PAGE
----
‘The Hobbit: An Unexpected Journey’
Rated PG-13 for extended sequences of intense fantasy action violence, and frightening images.
The adventure follows the journey of title character Bilbo Baggins, who is swept into an epic quest to reclaim the lost Dwarf Kingdom of Erebor ...
Rating: PG-13 for extended sequences of intense fantasy action violence and frightening images
Length: 166 minutes
Released: December 14, 2012 Nationwide
Cast: Ian McKellen, Martin Freeman, Richard Armitage, Ken Stott, Graham McTavish
Director: Peter Jackson
Writer: Fran Walsh, Philippa Boyens, Guillermo del Toro, Peter Jackson, J.R.R. Tolkien
For those who simply cannot get enough of Middle Earth, Peter Jackson's "The Hobbit" promises to be the ultimate Travel New Zealand miniseries. He and his "Lord of the Rings" team have taken J.R.R. Tolkien's dense but slight and more comical "Rings" prelude, a simple quest to rob a dragon, and blown it up into a trilogy.
And since the first installment, "An Unexpected Journey," clocks in at almost three hours ... well, you see what lies ahead of us.
The settings are gorgeous. The effects are spectacular. (Well, most of them.) Gollum looks more real than ever.
But in adding a prologue, in transposing characters from the "Rings" films into the narrative, and in having the luxury of including "Hobbit" minutia by the bushel basketful, I have to say the bloat shows. The hard-core faithful won't admit it, but less cynical studios could have told this entire tale in three hours.
Ian Holm, in the days before the party that set "The Lord of the Rings" in motion, narrates his first great adventure to his nephew Frodo (yes, Elijah Wood). In his youth, he was rousted from his comfy hobbit hole by the great wizard Gandalf (Ian McKellen).
And in his youth, he looked an awful lot like Martin Freeman, a bit of inspired casting that pays off right away. Not only does Freeman resemble a younger Holm, the actor's quirky Dr. Watson to Benedict Cumberbatch's Sherlock Holmes sensibility (in the latest British TV version of Holmes and Watson) shines through here. No one is better suited to be this "reluctant hero."
All the dwarfs want Bilbo for, of course, is his burglar skills. Not that he has any. But Gandalf told the dwarfs, Middle Earth's homeless Diaspora, that this bookish homebody Bilbo Baggins was just the sneaky fellow to take with them as they try to recover the treasure that the dragon Smaug stole from them when he destroyed and occupied their cavern-city ages ago.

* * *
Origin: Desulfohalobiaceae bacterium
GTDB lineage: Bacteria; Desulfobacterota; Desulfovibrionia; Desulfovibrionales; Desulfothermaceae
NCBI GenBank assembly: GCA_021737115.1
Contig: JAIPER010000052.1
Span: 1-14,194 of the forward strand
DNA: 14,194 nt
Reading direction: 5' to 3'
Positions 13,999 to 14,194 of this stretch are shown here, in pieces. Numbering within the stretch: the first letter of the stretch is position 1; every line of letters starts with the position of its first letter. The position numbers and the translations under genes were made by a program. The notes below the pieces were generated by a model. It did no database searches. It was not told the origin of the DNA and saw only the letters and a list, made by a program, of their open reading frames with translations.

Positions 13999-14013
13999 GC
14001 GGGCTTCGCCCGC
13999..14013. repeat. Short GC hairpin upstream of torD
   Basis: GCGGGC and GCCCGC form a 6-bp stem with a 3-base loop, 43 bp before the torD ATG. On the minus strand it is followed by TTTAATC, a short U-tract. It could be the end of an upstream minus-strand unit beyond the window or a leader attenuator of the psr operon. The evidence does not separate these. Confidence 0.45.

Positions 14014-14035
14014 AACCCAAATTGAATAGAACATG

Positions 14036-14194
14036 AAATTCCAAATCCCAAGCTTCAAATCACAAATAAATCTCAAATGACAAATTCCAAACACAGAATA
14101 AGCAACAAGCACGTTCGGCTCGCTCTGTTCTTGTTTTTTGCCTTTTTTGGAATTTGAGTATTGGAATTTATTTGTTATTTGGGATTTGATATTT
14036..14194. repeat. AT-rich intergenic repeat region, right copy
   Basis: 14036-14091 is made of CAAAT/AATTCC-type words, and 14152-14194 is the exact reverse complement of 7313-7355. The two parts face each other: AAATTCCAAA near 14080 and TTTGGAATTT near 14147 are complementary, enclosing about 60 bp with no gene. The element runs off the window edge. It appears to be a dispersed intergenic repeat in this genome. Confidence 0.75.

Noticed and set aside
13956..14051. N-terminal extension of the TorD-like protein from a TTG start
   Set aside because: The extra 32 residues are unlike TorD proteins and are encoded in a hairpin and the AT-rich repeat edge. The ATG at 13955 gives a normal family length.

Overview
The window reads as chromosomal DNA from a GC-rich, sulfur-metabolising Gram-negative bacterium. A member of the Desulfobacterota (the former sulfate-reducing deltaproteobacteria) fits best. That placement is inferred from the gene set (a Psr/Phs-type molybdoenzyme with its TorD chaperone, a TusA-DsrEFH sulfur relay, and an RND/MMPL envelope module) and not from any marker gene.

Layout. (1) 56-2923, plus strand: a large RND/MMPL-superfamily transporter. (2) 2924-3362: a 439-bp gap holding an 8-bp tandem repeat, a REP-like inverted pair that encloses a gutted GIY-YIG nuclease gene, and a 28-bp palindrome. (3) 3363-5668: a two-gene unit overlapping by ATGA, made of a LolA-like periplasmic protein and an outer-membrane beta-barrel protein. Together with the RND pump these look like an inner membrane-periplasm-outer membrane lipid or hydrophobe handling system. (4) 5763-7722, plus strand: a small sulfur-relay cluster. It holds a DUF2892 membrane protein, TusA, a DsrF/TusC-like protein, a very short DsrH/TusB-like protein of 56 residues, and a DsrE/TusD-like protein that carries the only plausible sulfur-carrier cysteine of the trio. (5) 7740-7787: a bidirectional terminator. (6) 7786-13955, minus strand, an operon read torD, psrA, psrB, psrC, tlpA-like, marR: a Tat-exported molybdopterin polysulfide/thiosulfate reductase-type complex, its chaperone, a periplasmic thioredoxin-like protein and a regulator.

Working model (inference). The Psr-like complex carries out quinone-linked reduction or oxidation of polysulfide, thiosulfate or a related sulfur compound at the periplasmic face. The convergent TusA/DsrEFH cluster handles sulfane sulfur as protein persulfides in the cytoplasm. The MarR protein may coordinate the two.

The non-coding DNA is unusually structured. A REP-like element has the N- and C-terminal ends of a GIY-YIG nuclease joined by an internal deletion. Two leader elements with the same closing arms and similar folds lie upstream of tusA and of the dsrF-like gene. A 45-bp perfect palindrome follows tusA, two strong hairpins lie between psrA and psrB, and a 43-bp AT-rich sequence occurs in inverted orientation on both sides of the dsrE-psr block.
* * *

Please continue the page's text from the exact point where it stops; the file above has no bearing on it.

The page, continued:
To Bilbo, Gandalf counsels "The world is not in your books and maps. It is — out there."
So out there Bilbo goes, on "An Unexpected Journey" to the land of elves, and into a Middle Earth made increasingly dangerous by the incursions of trolls and goblins. He's a hobbit ("halfling") who acquires an elvish sword, a magical ring, an enemy for life (the fellow whose ring he stole) and the respect of a company of dwarfs along the way.
Jackson has the time to settle on details — the moths who fly out of the literally moth-eaten beard of the dwarfs. He can show us, in detail, Radagast the Brown (Sylvester McCoy), Gandalf's nature-loving brother wizard, with a team of rabbits driving his sledge, even if he's barely mentioned in "The Hobbit."
Some of this is welcome, but one struggles to find a performance that stands out in this opening exposition-packed chapter, aside from Freeman and the reliably grandiose McKellen. Richard Armitage is properly heroic as Thorin, the heir to the dwarf throne. But frankly, he's no Sean Bean.
It's a lighter film, the way the book is a lighter novel. But it's quite violent. One villain (voiced by Barry "Dame Edna" Humphries) even jokes about his manner of death. And there's singing.
Scenes and sequences are rich, but they go on too long, which turns this "Hobbit" from a brisk stroll into a bit of a slog.
Jackson hasn't forgotten his lessons in forced perspective — using the camera, doubles, and the like to make Gandalf, men and elves tower over the hobbits and dwarfs in the "Rings" movies. But the contrast is less pronounced, less emphasized here.
And that lesson screenwriters learn when studying the masters seems utterly forgotten in the headlong march into making this book into a trilogy: Even Shakespeare needs editing.